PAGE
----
The researchers have shown that the way the brain first captures and encodes a situation or event is quite different from the way it handles subsequent learning of similar events. It is this second stage learning that holds promise if the process can be mimicked therapeutically.
Memories are formed in the part of the brain known as the ‘hippocampus’, a structure the shape of ram’s horns that passes through the right and left hemispheres. The hippocampus is very susceptible to damage through stroke or lack of oxygen, and is critically involved in Alzheimer’s disease.
When a memory is first formed, a small protein involved in synaptic transmission, the ‘NMDA receptor’, is indispensable to the process.
Activation of the NMDA receptor allows calcium to enter a neuron. Calcium permeability enables a chain of molecular reactions that help encode experience and consolidate memory.
Learning theorists have assumed that learning cannot occur without NMDA receptors. The new findings show that NMDA receptors are not essential in ‘second-learning’, when the rules of first-learning are applied to different, yet similar, scenarios. Instead, another class of receptors, also calcium permeable, appear to take up the task.
Over the last 6 years molecular neuroscientist Dr Bryce Vissel, from Sydney’s Garvan Institute of Medical Research, has worked closely with learning theorist Dr Michael Fanselow and electrophysiologist Dr Thomas O’Dell, both from UCLA (University of California Los Angeles), to unravel the two different synaptic mechanisms and their meanings. Their findings are now published online in the journal Plos ONE.
“When we started this research, we knew that the NMDA receptor was implicated in learning and memory, and we decided to see if we could mimic its process through another receptor system,” said Vissel.
“Instead of having to create a new receptor system, we discovered one already in existence – one that was NMDA-independent. This amounted to uncovering a whole new mechanism of learning.”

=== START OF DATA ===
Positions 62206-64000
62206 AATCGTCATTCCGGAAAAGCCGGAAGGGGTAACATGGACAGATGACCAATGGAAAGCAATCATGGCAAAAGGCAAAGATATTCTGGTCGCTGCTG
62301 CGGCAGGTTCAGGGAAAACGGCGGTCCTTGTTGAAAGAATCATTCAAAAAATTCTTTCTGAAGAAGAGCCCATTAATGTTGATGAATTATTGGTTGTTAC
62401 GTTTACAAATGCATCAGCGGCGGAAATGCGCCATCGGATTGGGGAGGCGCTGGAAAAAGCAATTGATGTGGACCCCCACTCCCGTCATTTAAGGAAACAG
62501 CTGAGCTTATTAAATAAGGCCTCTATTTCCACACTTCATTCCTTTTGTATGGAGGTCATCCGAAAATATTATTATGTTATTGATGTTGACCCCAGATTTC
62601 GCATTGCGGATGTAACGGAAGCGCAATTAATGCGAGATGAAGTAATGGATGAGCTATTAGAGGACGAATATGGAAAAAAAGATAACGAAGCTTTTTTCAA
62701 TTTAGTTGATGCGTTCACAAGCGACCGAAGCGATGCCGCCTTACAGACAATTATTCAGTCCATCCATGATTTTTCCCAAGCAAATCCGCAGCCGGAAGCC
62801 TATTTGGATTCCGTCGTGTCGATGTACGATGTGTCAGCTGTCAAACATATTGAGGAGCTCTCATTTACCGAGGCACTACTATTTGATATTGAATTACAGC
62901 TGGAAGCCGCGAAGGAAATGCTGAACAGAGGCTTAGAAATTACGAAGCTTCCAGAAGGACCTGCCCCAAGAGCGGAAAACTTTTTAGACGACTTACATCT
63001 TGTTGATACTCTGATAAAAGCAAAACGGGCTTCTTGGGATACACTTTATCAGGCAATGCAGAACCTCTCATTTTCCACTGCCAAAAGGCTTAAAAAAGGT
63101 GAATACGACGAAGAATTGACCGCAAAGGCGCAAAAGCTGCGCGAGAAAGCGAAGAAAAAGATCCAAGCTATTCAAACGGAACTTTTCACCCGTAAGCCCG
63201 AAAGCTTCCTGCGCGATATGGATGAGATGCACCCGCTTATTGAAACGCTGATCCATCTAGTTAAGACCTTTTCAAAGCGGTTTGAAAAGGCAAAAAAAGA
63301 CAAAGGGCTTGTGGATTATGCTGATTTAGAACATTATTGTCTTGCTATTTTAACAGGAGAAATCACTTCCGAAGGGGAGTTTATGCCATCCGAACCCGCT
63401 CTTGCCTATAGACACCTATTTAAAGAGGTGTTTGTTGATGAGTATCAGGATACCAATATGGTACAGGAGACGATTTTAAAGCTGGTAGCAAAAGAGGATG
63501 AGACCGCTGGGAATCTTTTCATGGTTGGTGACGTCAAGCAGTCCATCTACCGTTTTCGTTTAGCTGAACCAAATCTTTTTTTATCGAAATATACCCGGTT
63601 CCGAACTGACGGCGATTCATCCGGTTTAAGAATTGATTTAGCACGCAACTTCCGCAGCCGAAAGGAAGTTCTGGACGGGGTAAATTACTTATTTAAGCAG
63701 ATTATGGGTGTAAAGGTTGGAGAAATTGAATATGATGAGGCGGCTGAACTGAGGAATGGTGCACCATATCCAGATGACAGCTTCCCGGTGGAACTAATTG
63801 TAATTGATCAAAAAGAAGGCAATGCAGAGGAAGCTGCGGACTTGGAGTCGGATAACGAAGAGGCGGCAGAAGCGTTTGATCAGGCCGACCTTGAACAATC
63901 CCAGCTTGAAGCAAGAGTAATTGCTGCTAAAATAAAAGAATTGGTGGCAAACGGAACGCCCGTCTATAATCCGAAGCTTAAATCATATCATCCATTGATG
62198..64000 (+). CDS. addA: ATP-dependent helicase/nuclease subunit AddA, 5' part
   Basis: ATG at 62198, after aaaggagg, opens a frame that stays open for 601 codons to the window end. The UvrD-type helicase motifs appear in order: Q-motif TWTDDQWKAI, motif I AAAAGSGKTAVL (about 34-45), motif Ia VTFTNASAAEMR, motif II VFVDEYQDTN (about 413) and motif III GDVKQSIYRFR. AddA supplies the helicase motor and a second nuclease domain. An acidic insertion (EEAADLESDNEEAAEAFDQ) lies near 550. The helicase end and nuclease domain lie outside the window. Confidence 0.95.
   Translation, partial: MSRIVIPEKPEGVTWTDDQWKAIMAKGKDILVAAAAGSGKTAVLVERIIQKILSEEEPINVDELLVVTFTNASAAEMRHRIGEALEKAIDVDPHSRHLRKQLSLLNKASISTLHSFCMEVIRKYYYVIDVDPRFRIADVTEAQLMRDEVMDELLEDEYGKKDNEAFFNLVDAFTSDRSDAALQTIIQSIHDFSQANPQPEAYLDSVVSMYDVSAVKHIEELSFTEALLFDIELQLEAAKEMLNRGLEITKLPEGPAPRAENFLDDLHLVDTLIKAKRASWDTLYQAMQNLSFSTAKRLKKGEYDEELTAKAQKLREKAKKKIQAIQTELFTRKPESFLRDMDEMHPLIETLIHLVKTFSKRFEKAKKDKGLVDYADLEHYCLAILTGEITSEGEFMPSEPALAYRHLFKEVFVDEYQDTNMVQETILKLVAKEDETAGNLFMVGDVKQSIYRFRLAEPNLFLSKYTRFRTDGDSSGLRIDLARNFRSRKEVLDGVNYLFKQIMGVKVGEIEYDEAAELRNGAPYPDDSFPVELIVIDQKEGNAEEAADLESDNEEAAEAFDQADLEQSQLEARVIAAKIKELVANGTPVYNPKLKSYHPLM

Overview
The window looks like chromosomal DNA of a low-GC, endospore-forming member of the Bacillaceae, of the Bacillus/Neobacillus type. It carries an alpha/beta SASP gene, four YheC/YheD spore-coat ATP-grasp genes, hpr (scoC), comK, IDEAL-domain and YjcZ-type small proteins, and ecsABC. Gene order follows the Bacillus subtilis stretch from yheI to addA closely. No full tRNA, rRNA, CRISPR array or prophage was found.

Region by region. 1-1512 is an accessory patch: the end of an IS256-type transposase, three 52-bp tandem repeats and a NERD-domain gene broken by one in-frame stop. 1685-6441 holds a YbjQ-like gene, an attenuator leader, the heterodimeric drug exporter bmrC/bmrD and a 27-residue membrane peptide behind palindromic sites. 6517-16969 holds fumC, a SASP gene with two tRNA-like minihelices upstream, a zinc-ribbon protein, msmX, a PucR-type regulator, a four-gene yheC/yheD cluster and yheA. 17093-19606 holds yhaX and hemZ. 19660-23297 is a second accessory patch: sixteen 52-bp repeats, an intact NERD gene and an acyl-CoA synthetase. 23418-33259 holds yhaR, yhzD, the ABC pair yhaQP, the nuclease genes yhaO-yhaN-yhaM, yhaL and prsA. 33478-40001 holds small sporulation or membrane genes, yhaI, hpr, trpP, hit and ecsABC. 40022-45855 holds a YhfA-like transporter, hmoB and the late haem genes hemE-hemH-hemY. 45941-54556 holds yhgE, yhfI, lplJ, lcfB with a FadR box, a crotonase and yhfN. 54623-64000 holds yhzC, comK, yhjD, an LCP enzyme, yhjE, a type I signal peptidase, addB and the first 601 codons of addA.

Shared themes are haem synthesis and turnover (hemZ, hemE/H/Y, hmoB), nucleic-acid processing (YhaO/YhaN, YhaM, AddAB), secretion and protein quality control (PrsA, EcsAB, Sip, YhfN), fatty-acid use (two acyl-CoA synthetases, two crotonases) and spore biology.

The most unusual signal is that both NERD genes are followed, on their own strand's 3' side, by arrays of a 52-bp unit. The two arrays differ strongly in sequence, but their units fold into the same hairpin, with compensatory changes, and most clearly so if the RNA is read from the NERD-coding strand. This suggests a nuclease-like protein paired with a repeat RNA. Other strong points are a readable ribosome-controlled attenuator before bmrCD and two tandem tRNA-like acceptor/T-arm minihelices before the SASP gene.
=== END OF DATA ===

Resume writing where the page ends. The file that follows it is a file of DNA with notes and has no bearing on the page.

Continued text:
While stressing that the finding is still in the discovery phase, Dr Michael Fanselow is optimistic about what it could mean for people whose memory formation has been impaired. “The system we’re working with is one that we know is critically involved in Alzheimer’s disease and other kinds of brain deficit memory impairment,” he said.
“This is just the start – we have uncovered a mechanism that contributes to learning and memory, and we now have to figure out what to do with it. When is it important normally? When can we harness it to take over function when the normal mechanisms aren’t working? Can we use it to have some protective effect in conditions like Alzheimer’s disease, where neurons are dying? Can we stimulate these pathways and keep them participating in memories?”
“We can see that we might now have a target for drugs that are different from the standard class of cognitive enhancers. We can also see the possibilities for different styles of training that better activate this newly discovered mechanism.”
Apart from those mentioned in the body of the release, the work involved an international team of other prominent scientists including Stephen Heinemann (Salk Institute); Susumu Tonegawa (MIT); Brian Wiltgen (University of Virginia); Gordon Royle, Andrea Abdipranoto and Nopporn Thangthaeng (Garvan Institute); and Erin Gray, Nate Jacobs and Faysal Saab (UCLA).
The research was made possible by a Silvio O. Conte Center, National Institute of Mental Health Grant P50-MH58880 to S.T. and S.H., the National Science Foundation grant number 0543651 to T.J.O., National Institute of Mental Health grant number MH609197 to T.J.O. and National Institute of Mental Health grant number MH62122 to M.S.F. and a Project Grant under the NSW Spinal Cord Injury & Related Neurological Conditions Research Grants Program, administered by the Office for Science and Medical Research of the State Government of NSW, and by the support of Bill and Laura Gruy, Mr and Mrs Dixon, Walter and Edith Sheldon, Tony and Vivian Howland-Rose, Amadeus Energy Ltd, an oil and gas producer and explorer based in Perth, Western Australia.
The Garvan Institute of Medical Research was founded in 1963. Initially a research department of St Vincent’s Hospital in Sydney, it is now one of Australia’s largest medical research institutions with nearly 500 scientists, students and support staff. Garvan’s main research programs are: Cancer, Diabetes & Obesity, Immunology and Inflammation, Osteoporosis and Bone Biology, and Neuroscience. The Garvan’s mission is to make significant contributions to medical science that will change the directions of science and medicine and have major impacts on human health. The outcome of Garvan’s discoveries is the development of better methods of diagnosis, treatment, and ultimately, prevention of disease.
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